represents additive noise. Video deblurring is highly related to multi-image deconvolution [ Paragios et al. , 2006 ; Chen et al. , 2008 ; Cai et al. , 2009 ; Sroubek and Milanfar , 2012 ]. It has been shown in [ Cai et al. , 2009 ] that given multiple observations, enforcing the frame sparsity improves the accuracy of identifying the blur kernels and reduces the ill- posedness of the problem. However, multi-image deconvolution algorithms require that all the input images are aligned and that the content is the same (static scene). On the other hand, the authors in [ Li et al. , 2010 ] proposed to estimate the camera motion and to explicitly model the video blur as a function of the motion being esti- mated. A joint energy function is formulated between the underlying sharp sequence and motion parameters. Recently, [ Kim and Lee , 2015 ] proposed to simultaneously tackle the problem of optical flow estimation and frame restoration in general blurred videos. This is done by simultaneously estimating the optical flow and latent sharp frames through the minimization of a single nonconvex energy function. Addressing these two problems simultaneously requires a much more complex optimization, due to the more sophisticated direct model linking all the blurry observations.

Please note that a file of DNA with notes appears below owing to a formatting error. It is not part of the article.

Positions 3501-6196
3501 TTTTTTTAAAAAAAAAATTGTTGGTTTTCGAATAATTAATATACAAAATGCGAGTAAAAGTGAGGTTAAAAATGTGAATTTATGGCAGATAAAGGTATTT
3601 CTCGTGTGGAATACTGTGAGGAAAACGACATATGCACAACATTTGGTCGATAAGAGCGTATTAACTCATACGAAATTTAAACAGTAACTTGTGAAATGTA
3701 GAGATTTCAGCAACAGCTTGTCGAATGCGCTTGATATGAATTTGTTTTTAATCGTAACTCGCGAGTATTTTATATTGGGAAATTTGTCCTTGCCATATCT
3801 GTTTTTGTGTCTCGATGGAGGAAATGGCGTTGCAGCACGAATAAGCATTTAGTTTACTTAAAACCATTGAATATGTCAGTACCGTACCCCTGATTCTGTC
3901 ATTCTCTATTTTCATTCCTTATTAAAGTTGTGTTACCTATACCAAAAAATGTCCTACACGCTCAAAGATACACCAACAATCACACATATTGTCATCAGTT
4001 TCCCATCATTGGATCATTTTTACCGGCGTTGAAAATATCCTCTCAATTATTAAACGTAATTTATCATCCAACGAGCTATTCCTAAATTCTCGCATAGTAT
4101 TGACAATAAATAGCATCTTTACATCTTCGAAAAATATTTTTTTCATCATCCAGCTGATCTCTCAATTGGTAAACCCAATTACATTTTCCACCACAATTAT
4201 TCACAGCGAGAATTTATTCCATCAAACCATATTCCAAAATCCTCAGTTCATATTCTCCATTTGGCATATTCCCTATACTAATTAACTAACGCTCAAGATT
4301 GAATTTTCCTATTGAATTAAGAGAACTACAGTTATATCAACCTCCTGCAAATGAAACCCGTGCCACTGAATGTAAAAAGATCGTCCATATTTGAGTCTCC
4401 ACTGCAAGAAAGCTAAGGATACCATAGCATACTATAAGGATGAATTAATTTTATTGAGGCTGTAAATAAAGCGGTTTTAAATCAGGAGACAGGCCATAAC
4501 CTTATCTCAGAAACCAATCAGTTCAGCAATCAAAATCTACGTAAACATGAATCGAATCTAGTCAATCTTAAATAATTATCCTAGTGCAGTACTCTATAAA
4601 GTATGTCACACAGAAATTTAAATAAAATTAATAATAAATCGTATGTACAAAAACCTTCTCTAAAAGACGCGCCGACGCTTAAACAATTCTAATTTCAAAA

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Towards Perceptually Plausible Training of Image Restoration Neural Networks

Towards Perceptually Plausible Training of Image Restoration Neural Networks